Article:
Govt gives $900,000 to Tuatapere Hump Track
The Minister of Tourism Mark Burton today handed over a cheque for $900,000 to the Southland Trust responsible for completion of a new tourism experience of international significance.
The Hump Ridge Walking Track is situated south west of Tuatapere in Western Southland.
The 54 km circuit track will incorporate a part of the existing South Coast Track. 22 km of new track will be built, along with two accommodation facilities. The restored historic Port Craig Viaducts are one of the major attractions on the route.
"The Tuatapere Hump Trust has been striving to develop a nationally significant walking track and hut system," Mark Burton said.
"I was immensely impressed when I visited the project earlier this year. Prime Minister Helen Clark, as a keen walker, is also a very enthusiastic supporter.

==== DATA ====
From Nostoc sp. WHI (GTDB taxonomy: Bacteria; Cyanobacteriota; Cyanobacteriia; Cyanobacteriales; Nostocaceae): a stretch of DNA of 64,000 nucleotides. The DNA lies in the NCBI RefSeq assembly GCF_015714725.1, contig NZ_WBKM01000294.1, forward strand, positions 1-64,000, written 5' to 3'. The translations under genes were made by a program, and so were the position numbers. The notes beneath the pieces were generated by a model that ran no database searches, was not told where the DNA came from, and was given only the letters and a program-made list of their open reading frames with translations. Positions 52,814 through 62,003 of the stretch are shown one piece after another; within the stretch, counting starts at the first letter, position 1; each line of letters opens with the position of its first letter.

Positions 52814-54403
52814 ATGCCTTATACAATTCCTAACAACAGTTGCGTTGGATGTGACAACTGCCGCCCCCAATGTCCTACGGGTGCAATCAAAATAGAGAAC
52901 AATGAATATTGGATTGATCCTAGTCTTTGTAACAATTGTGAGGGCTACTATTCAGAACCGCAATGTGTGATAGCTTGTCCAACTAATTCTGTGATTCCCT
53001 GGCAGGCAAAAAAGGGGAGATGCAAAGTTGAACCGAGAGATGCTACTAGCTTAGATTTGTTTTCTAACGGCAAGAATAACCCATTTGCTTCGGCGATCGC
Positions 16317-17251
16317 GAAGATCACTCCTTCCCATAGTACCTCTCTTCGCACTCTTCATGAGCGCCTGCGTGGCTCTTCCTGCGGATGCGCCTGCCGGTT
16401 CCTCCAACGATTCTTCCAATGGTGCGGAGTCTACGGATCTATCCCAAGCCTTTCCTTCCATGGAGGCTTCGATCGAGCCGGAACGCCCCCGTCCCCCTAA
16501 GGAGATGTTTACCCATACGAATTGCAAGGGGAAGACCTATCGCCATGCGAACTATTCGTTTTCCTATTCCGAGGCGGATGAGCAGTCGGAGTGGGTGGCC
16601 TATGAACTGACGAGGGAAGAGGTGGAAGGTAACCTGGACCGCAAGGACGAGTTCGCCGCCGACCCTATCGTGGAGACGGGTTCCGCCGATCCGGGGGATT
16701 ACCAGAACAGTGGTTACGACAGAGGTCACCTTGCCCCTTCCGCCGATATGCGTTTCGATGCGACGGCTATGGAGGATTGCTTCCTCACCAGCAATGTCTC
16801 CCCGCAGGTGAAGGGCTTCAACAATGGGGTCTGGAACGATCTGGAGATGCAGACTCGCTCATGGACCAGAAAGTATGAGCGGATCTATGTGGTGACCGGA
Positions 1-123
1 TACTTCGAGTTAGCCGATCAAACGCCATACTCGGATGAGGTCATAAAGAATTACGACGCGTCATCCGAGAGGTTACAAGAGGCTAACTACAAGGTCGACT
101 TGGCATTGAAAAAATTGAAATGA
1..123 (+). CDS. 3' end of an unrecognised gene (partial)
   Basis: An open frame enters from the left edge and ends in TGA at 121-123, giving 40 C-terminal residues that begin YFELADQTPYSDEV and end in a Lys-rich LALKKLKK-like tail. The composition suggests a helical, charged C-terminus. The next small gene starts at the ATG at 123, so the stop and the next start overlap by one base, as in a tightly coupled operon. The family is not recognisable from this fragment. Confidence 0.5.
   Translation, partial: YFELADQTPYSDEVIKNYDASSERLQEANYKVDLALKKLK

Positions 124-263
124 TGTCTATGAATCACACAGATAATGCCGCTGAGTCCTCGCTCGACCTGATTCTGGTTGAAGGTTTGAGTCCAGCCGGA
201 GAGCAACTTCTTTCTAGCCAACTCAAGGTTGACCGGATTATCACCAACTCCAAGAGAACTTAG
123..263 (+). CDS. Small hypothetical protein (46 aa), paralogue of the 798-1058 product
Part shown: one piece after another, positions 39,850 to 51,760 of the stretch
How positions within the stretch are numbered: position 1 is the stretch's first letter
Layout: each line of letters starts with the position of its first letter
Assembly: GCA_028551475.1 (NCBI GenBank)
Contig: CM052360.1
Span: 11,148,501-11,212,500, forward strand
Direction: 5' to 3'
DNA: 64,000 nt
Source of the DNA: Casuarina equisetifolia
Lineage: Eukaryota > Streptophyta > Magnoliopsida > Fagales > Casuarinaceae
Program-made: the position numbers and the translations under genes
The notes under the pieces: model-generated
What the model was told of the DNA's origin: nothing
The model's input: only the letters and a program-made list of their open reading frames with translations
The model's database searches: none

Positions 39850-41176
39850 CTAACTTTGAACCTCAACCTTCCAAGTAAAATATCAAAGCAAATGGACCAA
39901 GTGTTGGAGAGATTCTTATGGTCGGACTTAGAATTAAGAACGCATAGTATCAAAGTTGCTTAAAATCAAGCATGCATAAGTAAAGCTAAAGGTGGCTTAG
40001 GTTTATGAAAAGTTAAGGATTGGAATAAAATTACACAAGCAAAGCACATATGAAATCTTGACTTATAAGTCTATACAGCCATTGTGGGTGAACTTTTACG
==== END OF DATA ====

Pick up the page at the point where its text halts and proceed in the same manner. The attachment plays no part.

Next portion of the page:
"After years of hard work by local people, in cooperation with local government and with the support of DOC, this outstanding project has reached a critical point. The Government funding announced today will ensure it becomes a reality," Mark Burton said.
"The Hump Track will form part of the New Zealand "Great Walks" network, taking its place alongside the Milford Track, Routeburn and the other great New Zealand walking adventures.
"It will be one of the most diverse of all our major walking tracks. Walkers can experience coastline, podocarp forest, beech forest, and alpine flora, with Keas, Seals and Hector Dolphins to be seen. The trip will also include a rich history of both Maori and European endeavours.
"This project will have significant recreational, social and economic benefits for Tuatapere, Southland and for New Zealand Tourism in general.
"The financial support I have announced today is a demonstration of this Government's determination to encourage worthy projects which contribute to regional development, and which come from and continue to have the strong backing of local communities.
"The Hump Track is an excellent example of what can be achieved when a local community, central and local government combine with a common purpose," Mark Burton said.